Friday, December 14, 2012

The Lost Town of Bethesda and More on Springfield's Cryptid History

As we continue to examine the historical evidence of Cryptids and Cryptid Hunters in the area around Springfield Missouri we find further hints regarding the Fraternal Order of the Seekers of the Skunk Ape.  According to legend, members would, at unexpected times, leave their homes in the dark of night to "join the hunt, for the game's afoot!" and, at times, not return for days.  Before the turn of the century, it was rumored that the organization maintained a collection of oddities of Natural History in its secretive Fraternal Lodge near the mineral spring at the town of Bethesda, just northwest of Springfield.  Eager to find what became of this collection, we found the location of Bethesda on a turn-of-the-century map and proceeded to the site.

Imagine our amazement when we discovered that the entire town had vanished!  No, I do not mean "vanished" in the manner of a ghost town where a few ramshackle buildings remain - I mean truly vanished.  As we searched the area we found that NOTHING remains, as nature has completely  reclaimed the grounds where once was a town.  Indeed, the town of Bethesda disappears from later area maps, as if the powers-that-be decided to erase all mention or trace of it.  We cannot help but wonder what could have caused an entire town to be removed from history, or what happened to the Fraternal Lodge of the Seekers and its strange collection.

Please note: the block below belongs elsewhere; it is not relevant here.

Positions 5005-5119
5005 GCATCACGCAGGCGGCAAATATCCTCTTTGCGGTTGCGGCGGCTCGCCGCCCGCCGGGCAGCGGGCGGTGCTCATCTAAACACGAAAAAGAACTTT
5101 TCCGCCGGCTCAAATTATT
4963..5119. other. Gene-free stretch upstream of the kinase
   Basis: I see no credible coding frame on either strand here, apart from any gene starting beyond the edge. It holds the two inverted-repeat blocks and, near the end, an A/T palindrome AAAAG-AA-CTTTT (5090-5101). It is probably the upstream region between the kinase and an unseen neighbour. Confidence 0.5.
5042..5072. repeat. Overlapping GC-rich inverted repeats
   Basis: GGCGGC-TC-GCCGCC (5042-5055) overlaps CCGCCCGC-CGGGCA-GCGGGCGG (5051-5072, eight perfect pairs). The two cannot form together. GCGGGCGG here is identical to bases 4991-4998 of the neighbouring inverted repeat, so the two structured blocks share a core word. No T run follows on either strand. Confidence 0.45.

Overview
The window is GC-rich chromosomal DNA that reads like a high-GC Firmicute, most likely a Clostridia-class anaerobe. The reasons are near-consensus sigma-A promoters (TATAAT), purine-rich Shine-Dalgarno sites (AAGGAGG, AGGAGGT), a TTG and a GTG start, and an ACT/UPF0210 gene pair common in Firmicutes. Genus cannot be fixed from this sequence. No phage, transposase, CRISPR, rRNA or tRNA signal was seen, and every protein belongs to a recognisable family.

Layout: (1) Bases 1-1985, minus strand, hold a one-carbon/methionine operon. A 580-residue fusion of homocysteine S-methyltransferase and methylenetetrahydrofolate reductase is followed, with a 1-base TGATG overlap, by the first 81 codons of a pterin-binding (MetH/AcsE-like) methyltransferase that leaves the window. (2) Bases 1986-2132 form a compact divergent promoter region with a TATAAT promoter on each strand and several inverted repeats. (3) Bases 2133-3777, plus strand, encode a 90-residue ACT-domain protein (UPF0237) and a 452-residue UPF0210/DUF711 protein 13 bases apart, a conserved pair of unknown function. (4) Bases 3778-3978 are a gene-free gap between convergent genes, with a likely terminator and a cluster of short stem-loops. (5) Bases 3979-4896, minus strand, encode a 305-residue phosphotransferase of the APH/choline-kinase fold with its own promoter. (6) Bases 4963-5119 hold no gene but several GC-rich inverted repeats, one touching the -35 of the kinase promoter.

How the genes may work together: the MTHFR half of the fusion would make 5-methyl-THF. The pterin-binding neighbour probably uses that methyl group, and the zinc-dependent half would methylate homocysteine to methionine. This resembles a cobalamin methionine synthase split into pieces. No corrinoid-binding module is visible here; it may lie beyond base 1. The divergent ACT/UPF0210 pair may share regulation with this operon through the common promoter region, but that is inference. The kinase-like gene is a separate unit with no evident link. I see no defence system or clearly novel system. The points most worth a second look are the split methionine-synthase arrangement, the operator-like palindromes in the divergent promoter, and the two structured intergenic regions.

It is not until the 1950's that any more mention appears of the Skunk Ape or any other cryptid in the Springfield Missouri area.  The puzzling case of the Springfield Cobra Scare of 1953 appears to have brought strange creatures back to the city's collective consciousness  and the nation's preoccupation with monsters, both earthly and otherwise, in the later 50's and 60's appears to have reminded some Springfieldians of their own cryptid legends just as the city came into the national spotlight through the Ozark Jubilee television and radio program originating out of Springfield's KYTV and KWTO radio.  Nationally revered folk musician Jimmy Driftwood first learned of Springfield's Elusive Skunk Ape while performing on the program, and although he probably never saw the creature, it was the the inspiration for his song, "The Lonesome Ape".

Today, the citizens of Springfield are becoming increasingly aware of the presence of strange creatures in their midst.  Though little concrete evidence remains to prove that the Fraternal Order of the Seekers of the Skunk Ape ever existed, we of the Urban Cryptid Conservancy see them as pioneers in our field and the progenitors of our efforts.

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